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Florida teen comes up with clever way to 'say gay' in graduation speech after being warned not to

The teen quipped about his curly hair after he says school officials told him they'd shut off his microphone if he referenced his LGBTQ advocacy work.

Florida teen comes up with clever way to 'say gay' in graduation speech after being warned not to
Cover Image Source: YouTube/Liz Ballard

A graduating senior in Florida came up with a clever loophole to talk about gay rights and address the state's "Parental Rights in Education" law—also called the "Don't Say Gay" law by critics—in his graduation speech, after he was allegedly subjected to censorship by school officials. Zander Moricz, a senior and the president of his graduating class at Pine View School in Osprey, revealed in a viral Twitter thread earlier this month that he was being "silenced" by the school administration.

"A few days ago, my principal called me into his office and informed me that if my graduation speech referenced my activism or role as a plaintiff in the lawsuit, the school administration had a signal to cut off my microphone, end my speech, and halt the ceremony," wrote Moricz, who is the youngest public plaintiff in a lawsuit against the state over the bill.


Taking heed of the warning, when he spoke at his graduation on Sunday, the teen didn’t talk about being gay. Instead, he spoke about having curly hair. "I must discuss a very public part of my identity," Moricz told a silent auditorium full of onlookers, causing the tension in the room to palpably increase. "As you know," he continued, pausing to remove his tasseled cap, "I have curly hair." Referring to his "curly hair" as a euphemism for being gay, the 18-year-old went on to speak about how he struggled to come to terms with his sexuality for a long time.


"I used to hate my curls," Moricz continued. "I spent mornings and nights embarrassed of them, trying to desperately straighten this part of who I am. But the daily damage of trying to fix myself became too much to endure... There are going to be so many kids with curly hair who need a community like Pine View and they will not have one. Instead, they'll try to fix themselves so that they can exist in Florida's humid climate."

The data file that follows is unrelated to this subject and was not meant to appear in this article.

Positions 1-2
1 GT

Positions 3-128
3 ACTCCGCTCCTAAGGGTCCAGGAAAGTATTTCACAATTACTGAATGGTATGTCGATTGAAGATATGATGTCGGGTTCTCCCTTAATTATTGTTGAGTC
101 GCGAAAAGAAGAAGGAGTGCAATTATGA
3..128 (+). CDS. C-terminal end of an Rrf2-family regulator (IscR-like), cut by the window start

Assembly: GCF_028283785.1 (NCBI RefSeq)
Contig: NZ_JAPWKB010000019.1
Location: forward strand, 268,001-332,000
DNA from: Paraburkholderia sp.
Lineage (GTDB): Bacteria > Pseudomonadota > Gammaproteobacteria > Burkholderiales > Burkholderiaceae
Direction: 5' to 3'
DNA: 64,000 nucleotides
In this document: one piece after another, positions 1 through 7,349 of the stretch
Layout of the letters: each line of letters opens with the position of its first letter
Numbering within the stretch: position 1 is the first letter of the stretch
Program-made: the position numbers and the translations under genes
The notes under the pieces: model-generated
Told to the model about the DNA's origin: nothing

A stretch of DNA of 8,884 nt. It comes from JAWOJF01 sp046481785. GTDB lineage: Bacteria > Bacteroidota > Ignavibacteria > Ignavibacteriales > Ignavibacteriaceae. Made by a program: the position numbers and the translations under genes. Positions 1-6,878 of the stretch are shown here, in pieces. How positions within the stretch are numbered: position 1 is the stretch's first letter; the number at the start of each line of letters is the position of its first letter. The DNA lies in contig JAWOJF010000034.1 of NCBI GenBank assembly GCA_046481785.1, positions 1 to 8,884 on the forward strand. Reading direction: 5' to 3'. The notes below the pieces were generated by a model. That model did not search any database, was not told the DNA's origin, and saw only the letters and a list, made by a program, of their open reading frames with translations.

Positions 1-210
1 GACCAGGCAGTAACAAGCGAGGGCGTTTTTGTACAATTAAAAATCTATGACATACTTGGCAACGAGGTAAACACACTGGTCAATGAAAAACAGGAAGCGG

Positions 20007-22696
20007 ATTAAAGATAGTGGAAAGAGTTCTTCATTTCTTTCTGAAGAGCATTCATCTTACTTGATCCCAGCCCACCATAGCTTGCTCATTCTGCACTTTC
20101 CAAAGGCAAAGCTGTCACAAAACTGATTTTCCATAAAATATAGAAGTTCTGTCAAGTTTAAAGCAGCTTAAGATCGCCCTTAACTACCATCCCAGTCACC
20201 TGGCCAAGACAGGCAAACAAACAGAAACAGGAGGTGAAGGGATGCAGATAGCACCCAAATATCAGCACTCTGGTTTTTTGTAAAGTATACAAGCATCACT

Without ever naming the controversial law, the teen severely criticized it by pointing out how "thousands of curly-haired kids will be forced to speak like this for their entire lives as students." Moricz concluded his speech by calling upon his class's history of activism and encouraging his peers to use their power to fight back. According to Good Morning America, in a statement released before graduation, Pine View School—which reportedly approved the euphemism-laden remarks in what seems to have been an attempt to walk a fine line between following the law and allowing Moricz to deliver his speech as class president—said: "Students are reminded that a graduation should not be a platform for personal political statements... Should a student vary from this expectation during the graduation, it may be necessary to take appropriate action."


In an interview with Jim DeLa for ABC7's podcast The Lead, Moricz shared that he believes his principal is a supportive person who is currently under a lot of pressure to act otherwise after the passage of the law. The teen also revealed that being told to censor his graduation speech, "was like a sledgehammer to the face. I could not comprehend it because it felt so backward. I'm told that my human rights are controversial and therefore not appropriate for school setting. I'm the class president and my human rights are not appropriate for my speech at my school graduation."


"That's when it really set in for me. It was a perfect crystal clear image of the impact that this bill can have, will have, and is already having, because I know that this (principal) isn't the human being that I know," he added. Moricz revealed that he gave the principal his word that he would conform to the school's wishes. "I cannot ruin something that hundreds of my friends have worked for for years," he said. "I will not take away their moment simply because we have an administrator and a government that is telling us that those are the two choices."
However, Moricz was determined not to compromise on his principles. "That is something that I will not compromise over anything at any point in time. I will simply find a way to have both. And I won't have it any other way. So that's just how it's going to be." And find a way he did.

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